My kids love any kind of scavenger hunt game and this one, with it's movement portion, was a HUGE hit!
Dinosaur gross motor movement game based on the book, Dinosaurumpus!

Stop by to see what the other bloggers in the Book Themed Play Dates have come up with for Dinosaurumpus!:

Dinosaur Swamp Snack from House of Burke
Dinosaur Small World from Craftulate
Triceratops Craft from Still Playing School
Dinosaur Busy Bag from Fun-a-Day
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DIY Beach Seashell Souvenir Idea

This Beach trip souvenir idea is a post we put together at the end of last summer.  We made these free DIY souvenirs while on our beach vacation and wanted to share the tip but decided to hold off until Spring (for us, many of our readers are heading into fall now!) After we returned from our vacation, we loved using our beach souvenir as a sensory bottle for calm down moments.  This is such an easy idea and uses a recycled bottle to bring home a little bit of beach trip memories. 

Easy beach souvenir idea for kids.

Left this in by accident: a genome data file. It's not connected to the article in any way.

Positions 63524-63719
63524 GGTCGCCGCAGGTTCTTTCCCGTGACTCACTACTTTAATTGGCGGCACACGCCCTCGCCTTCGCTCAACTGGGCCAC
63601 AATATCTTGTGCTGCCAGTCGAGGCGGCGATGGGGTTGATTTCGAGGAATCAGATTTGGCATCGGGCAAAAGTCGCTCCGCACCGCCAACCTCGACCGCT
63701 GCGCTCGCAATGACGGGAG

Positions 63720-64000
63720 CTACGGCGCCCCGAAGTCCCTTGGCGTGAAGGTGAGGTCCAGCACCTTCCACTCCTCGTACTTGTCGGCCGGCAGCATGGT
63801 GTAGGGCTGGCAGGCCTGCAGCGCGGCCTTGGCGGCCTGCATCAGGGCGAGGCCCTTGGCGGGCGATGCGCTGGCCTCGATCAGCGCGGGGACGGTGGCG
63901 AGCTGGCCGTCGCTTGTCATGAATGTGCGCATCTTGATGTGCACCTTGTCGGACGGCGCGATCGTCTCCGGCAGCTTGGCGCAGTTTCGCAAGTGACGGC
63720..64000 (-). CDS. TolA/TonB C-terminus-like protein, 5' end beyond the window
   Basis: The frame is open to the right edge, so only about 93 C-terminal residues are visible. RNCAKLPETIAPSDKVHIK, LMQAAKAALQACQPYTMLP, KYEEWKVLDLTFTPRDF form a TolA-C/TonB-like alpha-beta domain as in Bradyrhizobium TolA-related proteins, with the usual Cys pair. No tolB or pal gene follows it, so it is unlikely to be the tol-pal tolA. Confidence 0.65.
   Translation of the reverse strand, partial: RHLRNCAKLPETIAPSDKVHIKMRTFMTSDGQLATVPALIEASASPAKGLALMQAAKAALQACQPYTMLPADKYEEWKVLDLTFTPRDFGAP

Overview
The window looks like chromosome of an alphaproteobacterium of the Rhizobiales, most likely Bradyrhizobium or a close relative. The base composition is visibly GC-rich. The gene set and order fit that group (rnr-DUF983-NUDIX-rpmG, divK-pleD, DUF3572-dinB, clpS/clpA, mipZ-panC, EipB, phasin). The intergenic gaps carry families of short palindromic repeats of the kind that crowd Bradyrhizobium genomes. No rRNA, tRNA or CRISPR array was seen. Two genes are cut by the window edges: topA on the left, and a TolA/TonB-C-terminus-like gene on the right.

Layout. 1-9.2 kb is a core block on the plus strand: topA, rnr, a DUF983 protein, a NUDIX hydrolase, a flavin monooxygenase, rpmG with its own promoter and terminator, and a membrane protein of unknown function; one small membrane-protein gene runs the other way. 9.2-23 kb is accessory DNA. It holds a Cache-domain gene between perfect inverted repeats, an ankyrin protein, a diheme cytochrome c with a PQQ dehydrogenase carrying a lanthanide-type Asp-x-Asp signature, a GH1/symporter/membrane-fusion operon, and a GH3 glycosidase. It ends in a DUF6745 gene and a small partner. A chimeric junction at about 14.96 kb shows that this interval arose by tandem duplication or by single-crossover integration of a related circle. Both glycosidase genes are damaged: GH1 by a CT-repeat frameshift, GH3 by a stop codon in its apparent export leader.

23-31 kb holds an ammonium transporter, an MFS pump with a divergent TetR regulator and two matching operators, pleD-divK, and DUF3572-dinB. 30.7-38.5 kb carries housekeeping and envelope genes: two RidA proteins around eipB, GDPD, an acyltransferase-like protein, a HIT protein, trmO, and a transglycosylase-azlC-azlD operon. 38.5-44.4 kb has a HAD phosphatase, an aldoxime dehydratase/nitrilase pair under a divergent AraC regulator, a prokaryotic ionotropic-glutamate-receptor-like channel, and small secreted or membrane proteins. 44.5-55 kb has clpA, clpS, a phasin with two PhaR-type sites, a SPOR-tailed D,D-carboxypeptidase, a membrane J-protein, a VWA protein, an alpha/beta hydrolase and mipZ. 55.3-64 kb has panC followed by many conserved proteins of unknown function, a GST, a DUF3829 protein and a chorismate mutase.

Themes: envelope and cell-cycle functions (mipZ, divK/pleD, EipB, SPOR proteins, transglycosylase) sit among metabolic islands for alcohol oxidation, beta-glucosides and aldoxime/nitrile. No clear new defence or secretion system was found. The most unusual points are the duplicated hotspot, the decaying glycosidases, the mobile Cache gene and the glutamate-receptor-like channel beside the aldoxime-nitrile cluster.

Beach souvenir idea for kids (free!)


While at the beach this summer, grab an empty plastic water bottle.  Fill with sand, but be sure to not fill completely.  Leave a few inches of space at the top.  Next, add little seashells from your beach-combing walks.  You'll want to find shells that are small enough to fit in the mouth of the water bottle.  

Beach Themed Sensory Bottle


Make a beach themed sensory bottle at the beach!


When you take the bottle souvenir home, use it as a sensory bottle!   What is a sensory bottle?  We use ours for calm down moments, relaxing, and visual perceptual skills.


Enjoy playing and remembering the memories of your beach vacation for long after!



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Fruit Pizza Recipe Cooking with Kids

 We are absolutely loving our cooking with kids series.  My kids love to get in the kitchen and cook with me.  (I think the end result of tasting the treats might be a minor motivation...)  Today's Cooking with Kids recipe was a huge hit and the perfect after school snack for a rainy day.  We made our own Fruit Mini- Pizza recipe with grapes for today's G is for Grapes post.  The kids decorated their own pizzas and gobbled up this snack!

Cooking with kids with mini fruit pizzas


This recipe is an easy one to throw together.  When a sweet treat is needed for parties or guests, this is the one for you.  Kids (and adults!) will love to snack on these mini fruit pizzas.  Set this up as a play date or school party activity and snack combined as the kids decorate their own mini sugar cookie pizzas with healthy fruit.